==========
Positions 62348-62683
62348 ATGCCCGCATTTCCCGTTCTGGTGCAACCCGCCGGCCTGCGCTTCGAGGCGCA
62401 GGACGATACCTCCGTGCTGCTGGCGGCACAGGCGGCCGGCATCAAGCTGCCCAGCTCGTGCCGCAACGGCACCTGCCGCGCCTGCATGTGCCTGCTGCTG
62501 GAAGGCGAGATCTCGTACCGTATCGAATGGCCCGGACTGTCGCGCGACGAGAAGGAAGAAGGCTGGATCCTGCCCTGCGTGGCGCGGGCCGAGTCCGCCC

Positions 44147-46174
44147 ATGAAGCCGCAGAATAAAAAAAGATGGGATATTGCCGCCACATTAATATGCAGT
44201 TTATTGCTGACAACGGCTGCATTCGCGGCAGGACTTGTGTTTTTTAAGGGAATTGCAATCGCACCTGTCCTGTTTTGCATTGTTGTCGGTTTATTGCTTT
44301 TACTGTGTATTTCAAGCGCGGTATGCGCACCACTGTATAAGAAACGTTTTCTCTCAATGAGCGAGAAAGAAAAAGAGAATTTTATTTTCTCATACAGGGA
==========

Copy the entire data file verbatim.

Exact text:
Positions 62348-62683
62348 ATGCCCGCATTTCCCGTTCTGGTGCAACCCGCCGGCCTGCGCTTCGAGGCGCA
62401 GGACGATACCTCCGTGCTGCTGGCGGCACAGGCGGCCGGCATCAAGCTGCCCAGCTCGTGCCGCAACGGCACCTGCCGCGCCTGCATGTGCCTGCTGCTG
62501 GAAGGCGAGATCTCGTACCGTATCGAATGGCCCGGACTGTCGCGCGACGAGAAGGAAGAAGGCTGGATCCTGCCCTGCGTGGCGCGGGCCGAGTCCGCCC

Positions 44147-46174
44147 ATGAAGCCGCAGAATAAAAAAAGATGGGATATTGCCGCCACATTAATATGCAGT
44201 TTATTGCTGACAACGGCTGCATTCGCGGCAGGACTTGTGTTTTTTAAGGGAATTGCAATCGCACCTGTCCTGTTTTGCATTGTTGTCGGTTTATTGCTTT
44301 TACTGTGTATTTCAAGCGCGGTATGCGCACCACTGTATAAGAAACGTTTTCTCTCAATGAGCGAGAAAGAAAAAGAGAATTTTATTTTCTCATACAGGGA